Thank you very much, Mr. Chair, and good morning to you and members of the committee.
Thank you for the opportunity to appear before the committee to discuss chapter 4 of the Auditor General's report dealing with the regulation of pharmaceutical drugs in Canada. I am joined here today, as was noted, by Paul Glover, assistant deputy minister of the health products and food branch, and Dr. Marc Berthiaume, director of the marketed health products directorate.
Canada has one of the safest and most rigorous drug safety systems in the world. At Health Canada, we take our regulatory role in support of the drug safety system very seriously and carry it out in a scientifically rigorous and independent manner. We know, however, that there is always room for improvement.
In this spirit, I would like to thank the Auditor General for his work. As the Auditor General noted, we need to improve the timeliness of our reviews; we can better document and accelerate the process of identifying potential safety issues; and we can increase the amount of information available to Canadians about our processes.
We do, Mr. Chair, as was noted, have a detailed action plan, which has been tabled with the committee. I can assure the committee of our commitment to carry out these actions as part of our ongoing process to improve how we protect the health and safety of Canadians.
I am pleased to report that as of April 1, 2011, we have significantly more resources available to fulfill our mandate as a result of our new cost-recovery program.
As was supported by the Auditor General in a previous audit, we have now increased fees that are charged to industry in support of drug applications, thereby returning us to a more historically balanced funding model. As a result, Canada is now much more in line with comparable international regulatory agencies such as the United States Food and Drug Administration and Europe's European Medicines Agency.
These fees are expected to generate, and in fact, are already generating significant new revenues. These incremental resources have already enabled us to hire 160 new staff, strengthen our capacity to improve our processes, and upgrade things like our computer systems.
Now I would like to briefly describe some of the specific actions that either have been taken or are under way to improve the safety, transparency, and timeliness of our systems.
At Health Canada, there is no higher priority than safety. The department reviews all drugs for safety, efficacy, and quality. Canadians can be confident that the drugs approved by Health Canada have undergone a rigorous assessment against these criteria.
The Auditor General recommended that Health Canada strengthen its risk-based approach to monitoring clinical trial sites and adverse drug reaction reports during clinical trials. This past September, we introduced a risk-based approach for monitoring and assessing clinical trial adverse drug reaction reports, and we have already completed and begun to implement an updated risk-based selection process for inspection of clinical trial sites.
Moving on to transparency, Mr. Chair, we recognize that the work we do is of great interest to Canadians, and that we have a duty to make information about the safety and effectiveness of drugs available to them. As I said, we take this duty very seriously.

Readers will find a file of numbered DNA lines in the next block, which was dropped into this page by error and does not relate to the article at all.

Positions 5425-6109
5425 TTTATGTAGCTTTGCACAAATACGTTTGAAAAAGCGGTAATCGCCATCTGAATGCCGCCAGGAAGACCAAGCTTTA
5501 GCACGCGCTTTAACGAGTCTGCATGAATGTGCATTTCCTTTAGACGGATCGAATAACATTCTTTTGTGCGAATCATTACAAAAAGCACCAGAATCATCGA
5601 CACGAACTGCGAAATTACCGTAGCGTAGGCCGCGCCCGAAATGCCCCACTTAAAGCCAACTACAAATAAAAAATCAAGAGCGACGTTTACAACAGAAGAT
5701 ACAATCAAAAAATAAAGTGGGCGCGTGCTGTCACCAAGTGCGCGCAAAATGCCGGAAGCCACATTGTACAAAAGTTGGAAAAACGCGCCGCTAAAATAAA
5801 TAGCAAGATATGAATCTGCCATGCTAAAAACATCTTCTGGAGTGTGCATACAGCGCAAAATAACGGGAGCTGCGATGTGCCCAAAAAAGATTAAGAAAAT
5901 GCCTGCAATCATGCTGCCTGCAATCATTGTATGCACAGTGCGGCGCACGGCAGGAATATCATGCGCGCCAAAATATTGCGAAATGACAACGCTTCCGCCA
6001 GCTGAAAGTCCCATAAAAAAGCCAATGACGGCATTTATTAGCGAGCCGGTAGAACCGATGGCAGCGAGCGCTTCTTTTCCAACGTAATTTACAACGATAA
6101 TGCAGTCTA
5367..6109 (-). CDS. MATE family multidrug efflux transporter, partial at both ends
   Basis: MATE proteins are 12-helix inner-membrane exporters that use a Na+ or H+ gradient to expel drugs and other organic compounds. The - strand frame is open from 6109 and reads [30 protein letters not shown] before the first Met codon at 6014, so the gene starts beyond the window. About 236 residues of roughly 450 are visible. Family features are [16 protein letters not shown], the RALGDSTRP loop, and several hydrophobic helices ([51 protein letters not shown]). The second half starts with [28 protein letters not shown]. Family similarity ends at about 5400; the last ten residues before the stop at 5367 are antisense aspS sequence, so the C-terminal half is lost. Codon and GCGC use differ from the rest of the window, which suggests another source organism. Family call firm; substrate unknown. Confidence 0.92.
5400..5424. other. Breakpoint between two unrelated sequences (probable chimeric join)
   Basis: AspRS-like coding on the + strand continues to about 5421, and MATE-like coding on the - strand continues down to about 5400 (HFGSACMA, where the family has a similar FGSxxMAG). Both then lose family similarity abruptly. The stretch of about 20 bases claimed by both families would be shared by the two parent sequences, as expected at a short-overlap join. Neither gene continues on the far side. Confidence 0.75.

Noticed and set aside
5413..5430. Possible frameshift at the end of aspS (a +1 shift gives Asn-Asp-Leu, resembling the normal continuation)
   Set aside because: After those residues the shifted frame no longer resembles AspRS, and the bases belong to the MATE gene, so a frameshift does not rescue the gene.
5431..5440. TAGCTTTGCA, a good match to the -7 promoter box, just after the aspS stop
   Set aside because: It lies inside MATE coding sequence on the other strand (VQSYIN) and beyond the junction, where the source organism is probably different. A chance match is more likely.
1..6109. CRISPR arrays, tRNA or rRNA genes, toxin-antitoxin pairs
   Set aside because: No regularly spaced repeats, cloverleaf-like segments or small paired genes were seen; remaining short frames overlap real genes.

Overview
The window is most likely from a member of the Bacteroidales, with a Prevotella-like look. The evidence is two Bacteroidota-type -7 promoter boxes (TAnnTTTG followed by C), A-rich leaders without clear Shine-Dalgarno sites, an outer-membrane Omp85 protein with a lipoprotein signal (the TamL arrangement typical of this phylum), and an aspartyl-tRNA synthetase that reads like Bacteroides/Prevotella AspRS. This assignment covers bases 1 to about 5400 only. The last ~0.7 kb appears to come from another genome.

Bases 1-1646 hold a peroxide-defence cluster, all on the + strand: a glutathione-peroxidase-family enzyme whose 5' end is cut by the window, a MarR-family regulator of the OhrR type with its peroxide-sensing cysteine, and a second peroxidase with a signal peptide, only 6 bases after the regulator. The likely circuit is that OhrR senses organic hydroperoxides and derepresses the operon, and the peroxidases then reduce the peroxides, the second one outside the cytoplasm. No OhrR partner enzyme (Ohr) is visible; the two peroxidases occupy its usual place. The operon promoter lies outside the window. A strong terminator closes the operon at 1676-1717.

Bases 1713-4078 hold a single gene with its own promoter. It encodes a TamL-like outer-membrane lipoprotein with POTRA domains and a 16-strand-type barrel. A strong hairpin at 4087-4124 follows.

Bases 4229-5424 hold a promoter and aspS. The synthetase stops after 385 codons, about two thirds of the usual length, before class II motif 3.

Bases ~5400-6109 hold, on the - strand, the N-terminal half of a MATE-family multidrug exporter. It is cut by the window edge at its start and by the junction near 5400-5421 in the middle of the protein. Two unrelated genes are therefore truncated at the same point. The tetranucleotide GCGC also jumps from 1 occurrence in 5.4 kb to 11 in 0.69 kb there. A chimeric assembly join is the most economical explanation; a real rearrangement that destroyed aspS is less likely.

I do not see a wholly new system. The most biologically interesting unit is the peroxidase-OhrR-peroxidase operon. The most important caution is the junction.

The department is improving transparency with respect to marketed health products with the launch of phase II of the summary basis of decision project in June. These reports will provide information in a much clearer manner so that it can be understood by Canadians.
We are improving public access to information about clinical trials by publishing summary reports about clinical trial inspections. The first of these reports was published a few days ago.
We are also making important health information more easily accessible to doctors and patients. We are working with stakeholders to make labels more understandable to Canadians, and we are posting all authorized drug labels on Health Canada's online drug product database.
We will continue to take steps through policy guidance, and if necessary, regulatory proposals to improve transparency.
We are doing a number of things to improve timeliness in our core regulatory activities.
We believe that we are making significant progress in addressing the Auditor General's concerns about the pace of assessment of potential safety issues.
We are working with the United States and some European countries to streamline our drug-submission system and share information about inspections and adverse reactions. Moving forward, we plan to expand our cooperation with other countries.
With regard to evaluating drug submissions, I am pleased to report that we are making progress. The backlog for new drug submissions was eliminated in December 2011. We do still have a challenge in meeting our performance targets for generic drug reviews and we have devoted significant new resources to tackle this area.
In summary, the Auditor General's report has been helpful in guiding some of the changes that we need to make to continue to perform our regulatory responsibilities to protect the health and safety of Canadians. We have one of the most rigorous drug safety systems in the world, and Health Canada is consistently and constantly looking for ways to strengthen it, which is why we're taking the findings of the Auditor General very seriously.
My colleagues and I would be pleased to take your questions.